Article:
Dominican Father Benedict Croell is my special guest this week on Vatican Insider. He heads the Development and Mission Advancement at the St. Thomas Aquinas Pontifical University, known by its friends here in Rome as the Angelicum. I’ve done occasional profiles of Rome’s pontifical universities and today I turn to the Dominican-inspired and -run Angelicum, its staff and students, its courses, programs and future plans – its famous alumni and so much more.

There was entertainment at the coffee break by two professors.

Fr. Croell hails from Broomfield, Colorado. Among his university studies was time at the Pontifical University of St. Thomas Aquinas in Rome. He has served in parish, university and itinerant preaching ministries as well as in the Order’s East African missions where he was novice master for friars in their initial stage of formation from 7 countries. He was Director of Vocations for the Eastern Province Dominicans from 2010-18 at the Dominican House of Studies in Washington, D.C. He was named a Missionary of Mercy by Pope Francis in St. Peter’s along with 21 other U.S, Dominican Friars during the Ash Wednesday Mass.

Here is the view from his office in this historic building – you can see Pza. Venezia, the Roman Forum, the Victor Emanuel monument and much more!

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Friday at noon, the Holy Father received the promoters, organizers and artists of the Christmas Concert at the Vatican that will take place tomorrow, December 15, in the Paul Hall VI. It is promoted by the Congregation for Catholic Education, and proceeds will be donated to the Pontifical Foundation Scholas Occurrentes and the Salesian Missions Don Bosco Foundation.

By Sr Bernadette Mary Reis, fsp (vaticannews)

“The Church’s mission has always been expressed through the creativity and talent of artists,” he said.

Pope Francis’ reflection was framed by the two organizations that will benefit from proceeds raised through the Concert. The first is a ministry of the Salesian Fathers called Missione Don Bosco (Don Bosco Mission), dedicated to the education of South Sudanese children in a refugee camp in Palabek, Uganda. The second will benefit Scholas Occurrentes who educate children in Erbil, in Iraqi Kurdistan, where 130,000 Christians are refugees.

The Pope said that refugee children “must have suffered terrible situations”. He compared them to Jesus who descended to earth from “another place” where “He lived in a communion of wisdom, light and love with God the Father, with the Holy Spirit”. Here on earth, Jesus experienced “our limitations, and our sins in order to give us the Holy Trinity’s love”, the Pope said.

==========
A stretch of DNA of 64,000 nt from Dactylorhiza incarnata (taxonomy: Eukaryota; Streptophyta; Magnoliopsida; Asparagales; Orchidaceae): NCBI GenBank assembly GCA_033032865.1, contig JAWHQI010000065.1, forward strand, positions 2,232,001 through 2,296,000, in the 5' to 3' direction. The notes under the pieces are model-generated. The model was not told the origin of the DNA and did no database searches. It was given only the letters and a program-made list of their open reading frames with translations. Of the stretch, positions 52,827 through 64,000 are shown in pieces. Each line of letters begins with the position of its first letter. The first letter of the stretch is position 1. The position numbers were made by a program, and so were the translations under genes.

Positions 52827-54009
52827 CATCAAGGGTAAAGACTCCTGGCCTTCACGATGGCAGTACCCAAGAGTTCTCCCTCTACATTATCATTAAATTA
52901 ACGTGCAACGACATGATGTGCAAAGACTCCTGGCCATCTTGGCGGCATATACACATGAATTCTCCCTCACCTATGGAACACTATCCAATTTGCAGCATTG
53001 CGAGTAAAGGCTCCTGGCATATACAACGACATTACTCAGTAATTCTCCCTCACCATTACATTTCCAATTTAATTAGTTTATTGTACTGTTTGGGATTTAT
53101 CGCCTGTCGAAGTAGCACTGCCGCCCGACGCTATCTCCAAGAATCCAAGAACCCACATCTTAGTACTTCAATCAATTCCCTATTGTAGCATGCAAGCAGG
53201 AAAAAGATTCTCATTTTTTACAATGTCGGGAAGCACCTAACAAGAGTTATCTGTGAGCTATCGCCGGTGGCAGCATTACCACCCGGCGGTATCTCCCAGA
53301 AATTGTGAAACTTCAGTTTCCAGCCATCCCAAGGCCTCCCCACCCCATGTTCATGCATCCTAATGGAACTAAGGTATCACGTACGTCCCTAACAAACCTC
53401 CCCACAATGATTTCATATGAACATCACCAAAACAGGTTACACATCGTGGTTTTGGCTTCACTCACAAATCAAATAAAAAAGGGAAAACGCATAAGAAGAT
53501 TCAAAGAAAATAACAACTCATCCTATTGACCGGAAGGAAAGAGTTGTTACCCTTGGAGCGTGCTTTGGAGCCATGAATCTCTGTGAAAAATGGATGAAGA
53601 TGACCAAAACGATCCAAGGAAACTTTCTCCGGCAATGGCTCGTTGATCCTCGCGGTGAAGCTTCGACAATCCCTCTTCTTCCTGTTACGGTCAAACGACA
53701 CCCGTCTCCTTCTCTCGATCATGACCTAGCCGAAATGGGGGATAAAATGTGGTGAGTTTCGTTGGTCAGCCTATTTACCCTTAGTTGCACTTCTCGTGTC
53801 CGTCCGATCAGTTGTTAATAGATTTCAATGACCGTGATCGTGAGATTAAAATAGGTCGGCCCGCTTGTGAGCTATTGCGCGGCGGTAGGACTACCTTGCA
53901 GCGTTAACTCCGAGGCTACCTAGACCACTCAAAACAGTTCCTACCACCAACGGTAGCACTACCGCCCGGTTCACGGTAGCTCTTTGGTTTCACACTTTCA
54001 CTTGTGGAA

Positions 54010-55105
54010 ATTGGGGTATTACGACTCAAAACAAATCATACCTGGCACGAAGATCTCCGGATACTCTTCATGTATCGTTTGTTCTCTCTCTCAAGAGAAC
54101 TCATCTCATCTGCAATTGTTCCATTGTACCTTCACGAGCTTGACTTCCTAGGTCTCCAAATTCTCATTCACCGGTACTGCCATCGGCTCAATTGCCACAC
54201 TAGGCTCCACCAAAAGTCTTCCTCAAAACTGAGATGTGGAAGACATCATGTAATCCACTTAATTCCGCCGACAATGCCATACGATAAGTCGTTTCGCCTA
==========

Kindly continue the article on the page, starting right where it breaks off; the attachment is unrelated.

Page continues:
Jesus, too, had to escape Herod’s wrath, Pope Francis continued. This forced the Holy Family to experience the “anguish of persecution”. hus little Jesus reminds us that half of today’s refugees in the world are children, guiltless victims of human injustices.

The Church responds
One of the many ways that the Church responds to this tragic reality is through educational networks, Pope Francis said, introducing the work of the two charities. Refugee children “also need formation so that tomorrow they can work and participate as conscientious citizens for the common good”. Education is also a way to help people get back on their feet, give them back their dignity, provide the courage to face life and appreciate one’s own talents, the Pope said.

How artists help
Pope Francis then concluded his reflection saying that artists have always helped the Church express its mission. “Artists succeed in touching the most intimate parts of men and women’s consciences. For that, to those of you present here, go my thanks and my encouragement to pursue your work, to enkindle the warmth and tenderness of Christmas in every heart.”


The Apostolic Eleemosynary or Office of the Apostolic Almsgiver, also known as the office of papal charities, today announced in a communiqué that, on behalf of Pope Francis, it has invited – on Tuesday 18 December – a group of poor people to a Christmas lunch offered by the athletes of the Fiamme Gialle (Yellow flames) Sports Group, in the sports center of the Guardia di Finanza, Italy’s treasury department police, at Castelporziano. The insignia of the treasury department are yellow flames.

This meal is also being offered through Caritas of the Diocese of Rome, in the cafeteria of a reception center in Ostia in via Lungomare Toscanelli.

The athletes themselves will cook the lunch and serve it to the guests, sharing with them a day of celebration, full of fun that sport can offer in a family atmosphere, and also symbolic gifts.

The initiative was made possible by Athletica Vaticana, which hopes to re-launch the appeal of Pope Francis to live Christmas in the name of solidarity and concrete attention to those in need. It is a testimony of charity and fraternity through the language of sport which, by its nature, provides for inclusion and respect for the dignity of the last.

Polish cardinal Konrad Krajewski is the Papal Almoner.